Thursday, May 31, 2018

Shidduch Fraud

Family. That is one of the most important and recognizable facets of the Jewish people. It is one reason so many Orthodox Jews marry so young.  And it is why we have something many people refer to as a Shidduch crisis. The idea being that not getting married is almost a fate worse than death.

While that term is usually applied to women, men feel it too. Depending on circumstances there are many instances of men who want to get married and are unsuccessful in doing so for a variety of reasons. Some legitimate and some not.

But the focus is definitely on women. It seems that they are in the majority of those who seek matrimony unsuccessfully.  While I believe there are a variety of reasons for the disparity between men and women in this regard, a lot of it has to do with age. There is a false notion that the ideal age range for a woman to get married is between 18  and 23. Men can wait a lot longer and still be considered the right age.If a young woman isn’t married by age 23 she and her parents might go into crisis mode. Once she hits 30, thoughts about spinsterhood enter into their minds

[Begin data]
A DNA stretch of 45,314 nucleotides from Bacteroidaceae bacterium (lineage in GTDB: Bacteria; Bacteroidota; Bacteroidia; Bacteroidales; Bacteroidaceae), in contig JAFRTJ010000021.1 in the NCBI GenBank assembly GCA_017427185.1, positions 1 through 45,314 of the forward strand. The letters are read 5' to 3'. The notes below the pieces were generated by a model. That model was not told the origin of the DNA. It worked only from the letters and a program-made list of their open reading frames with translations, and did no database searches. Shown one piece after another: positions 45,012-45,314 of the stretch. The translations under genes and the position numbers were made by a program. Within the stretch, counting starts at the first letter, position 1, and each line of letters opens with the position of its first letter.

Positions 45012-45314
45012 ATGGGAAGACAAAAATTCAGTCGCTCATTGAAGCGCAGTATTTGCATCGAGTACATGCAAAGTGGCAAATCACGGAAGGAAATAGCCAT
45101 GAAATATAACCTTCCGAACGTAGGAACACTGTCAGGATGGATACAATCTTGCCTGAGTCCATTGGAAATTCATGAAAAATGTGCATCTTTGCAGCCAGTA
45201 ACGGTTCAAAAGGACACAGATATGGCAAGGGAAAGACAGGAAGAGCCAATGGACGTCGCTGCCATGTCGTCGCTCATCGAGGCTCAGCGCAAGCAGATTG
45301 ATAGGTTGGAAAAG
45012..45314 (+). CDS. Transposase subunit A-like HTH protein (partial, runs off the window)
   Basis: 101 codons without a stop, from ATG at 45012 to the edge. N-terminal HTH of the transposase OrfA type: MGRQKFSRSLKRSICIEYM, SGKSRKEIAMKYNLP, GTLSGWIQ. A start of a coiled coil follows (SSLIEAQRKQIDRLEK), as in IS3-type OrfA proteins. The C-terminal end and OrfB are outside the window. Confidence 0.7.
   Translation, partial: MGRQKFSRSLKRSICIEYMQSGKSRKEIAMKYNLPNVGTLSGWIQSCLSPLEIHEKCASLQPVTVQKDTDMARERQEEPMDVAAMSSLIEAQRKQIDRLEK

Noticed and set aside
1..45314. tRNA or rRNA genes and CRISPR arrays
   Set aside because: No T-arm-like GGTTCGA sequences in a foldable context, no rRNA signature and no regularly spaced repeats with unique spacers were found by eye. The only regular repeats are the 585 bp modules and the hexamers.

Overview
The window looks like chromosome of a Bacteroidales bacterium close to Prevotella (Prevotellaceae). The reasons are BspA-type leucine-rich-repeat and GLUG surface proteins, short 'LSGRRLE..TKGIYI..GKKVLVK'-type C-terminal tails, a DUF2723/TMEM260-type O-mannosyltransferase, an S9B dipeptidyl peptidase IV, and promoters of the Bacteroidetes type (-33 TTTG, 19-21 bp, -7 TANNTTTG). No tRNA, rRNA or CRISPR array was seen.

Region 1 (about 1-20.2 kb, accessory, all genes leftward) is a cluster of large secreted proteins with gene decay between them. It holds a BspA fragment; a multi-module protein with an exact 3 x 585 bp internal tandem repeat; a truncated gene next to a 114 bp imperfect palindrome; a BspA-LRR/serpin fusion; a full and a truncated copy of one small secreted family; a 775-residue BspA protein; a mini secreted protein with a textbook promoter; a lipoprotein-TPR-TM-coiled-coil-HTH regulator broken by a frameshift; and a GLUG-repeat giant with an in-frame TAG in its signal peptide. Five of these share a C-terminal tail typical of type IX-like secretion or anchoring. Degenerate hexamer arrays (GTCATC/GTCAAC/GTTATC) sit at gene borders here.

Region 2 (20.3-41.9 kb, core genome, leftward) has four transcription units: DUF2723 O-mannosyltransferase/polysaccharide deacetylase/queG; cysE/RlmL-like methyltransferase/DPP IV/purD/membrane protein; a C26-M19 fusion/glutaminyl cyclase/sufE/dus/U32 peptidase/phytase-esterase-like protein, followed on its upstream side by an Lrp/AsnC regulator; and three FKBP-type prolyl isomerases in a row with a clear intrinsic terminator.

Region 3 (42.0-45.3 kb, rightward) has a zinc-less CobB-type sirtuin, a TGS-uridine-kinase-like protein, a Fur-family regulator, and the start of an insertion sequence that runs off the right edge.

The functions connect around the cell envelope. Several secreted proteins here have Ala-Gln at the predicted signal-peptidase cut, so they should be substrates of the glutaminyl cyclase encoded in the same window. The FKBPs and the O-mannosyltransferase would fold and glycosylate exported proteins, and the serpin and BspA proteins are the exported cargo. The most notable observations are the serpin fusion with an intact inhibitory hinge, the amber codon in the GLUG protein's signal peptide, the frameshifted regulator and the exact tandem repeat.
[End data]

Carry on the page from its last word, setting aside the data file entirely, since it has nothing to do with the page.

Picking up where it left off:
That is of course patently untrue. Women can and do get married beyond age 30, even in Orthodox circles. But that doesn’t stop the fear when after a few years of dating – nothing clicks.

I must admit that when my own children were in the Parsha (a euphemism for Shiduchim - dating for marriage purposes) I too was worried. Until they were all married, my wife and I were in ‘Shidduch Hell’!

I mention all of this as a preface to an article in Arutz Sheva entitled  The Shidduch Fraud by 5 Towns Jewish Times editor in chief, Larry Gordon. He tells us about his own  experience. One that is surely the result of the above mentioned kind of thinking.

The short version is that he was swindled out of about $2500 by a fellow named Yechiel Pearlstein. Pearlstein used the Shidduch crisis to his advantage by promising worried parents that his particular Segula wil guarantee their child getting married in very short order. He asks for some up front money and the larger balance to be paid by a check he will cash after the Segula is performed. But he ends up cashing the check immediately. When he is caught – he claims it was cashed by mistake promising to pay it back. But never does.